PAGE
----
The act of reading ... begins on a flat surface, counter or page, and then gets stirred and chopped and blended until what we make, in the end, is a dish, or story, all our own.
— Adam Gopnik
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May 17, 2014

Talking to the Dead

As much as I love reading the newest book in a favorite mystery series, it's equally wonderful to discover a new set of books {maybe because it's a much rarer occurrence!)  I was just introduced to Harry Bingham's first book about Welsh DC Fiona Griffiths, and I loved it, especially as an audiobook.

The book opens with Fiona's job interview, and you sense from the conversation that there is something unusual about her (and the ending of the chapter is so well done). And there clearly is -- Fiona knows that people think she is 'weird,' and she only feels occasionally like a resident of 'Planet Normal.'  But the book's title, and its back cover copy, might lead you in the wrong direction, and we don't understand what makes her the way she is until close to the end of the book. But she's also the youngest member of the South Wales Major Crimes Unit, and she immerses herself in the case of a former cop turned embezzler, and of the murder of a young mother and her six-year-old daughter.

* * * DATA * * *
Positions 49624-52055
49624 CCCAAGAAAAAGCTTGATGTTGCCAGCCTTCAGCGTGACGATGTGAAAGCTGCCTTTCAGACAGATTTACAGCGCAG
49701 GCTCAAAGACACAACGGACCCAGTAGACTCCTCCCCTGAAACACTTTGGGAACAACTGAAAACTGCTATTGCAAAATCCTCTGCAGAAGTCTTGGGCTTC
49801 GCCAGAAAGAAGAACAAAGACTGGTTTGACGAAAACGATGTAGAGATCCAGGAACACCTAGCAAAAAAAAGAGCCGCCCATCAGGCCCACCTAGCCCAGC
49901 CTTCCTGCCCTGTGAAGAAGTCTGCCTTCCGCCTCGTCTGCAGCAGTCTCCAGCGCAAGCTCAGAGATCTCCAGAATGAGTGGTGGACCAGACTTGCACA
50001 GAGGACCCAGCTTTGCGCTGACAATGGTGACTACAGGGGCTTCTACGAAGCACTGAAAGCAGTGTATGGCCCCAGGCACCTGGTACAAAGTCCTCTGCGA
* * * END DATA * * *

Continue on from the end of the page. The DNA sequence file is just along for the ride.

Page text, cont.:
The author does such a good job of making quirky Fiona seem real and believable that it's a little disappointing when the book loses some of that ground at the end.  But I'm looking forward to the second book {Love Story, with Murders}even though I might wait to find it in audiobook form instead of reading the print copy I've already borrowed from the library. The audiobook's narrator, Siriol Jenkins, did such a great job of bringing Fiona to life that I'm afraid she might not be as interesting on the page.

1 comment:

JoAnn said...

So happy you've found another series to love! Funny how when you really enjoy an audio, it's hard to continue in print. Don't think I could ever go back to reading a Maisie Dobbs book.

Thank you for visiting!

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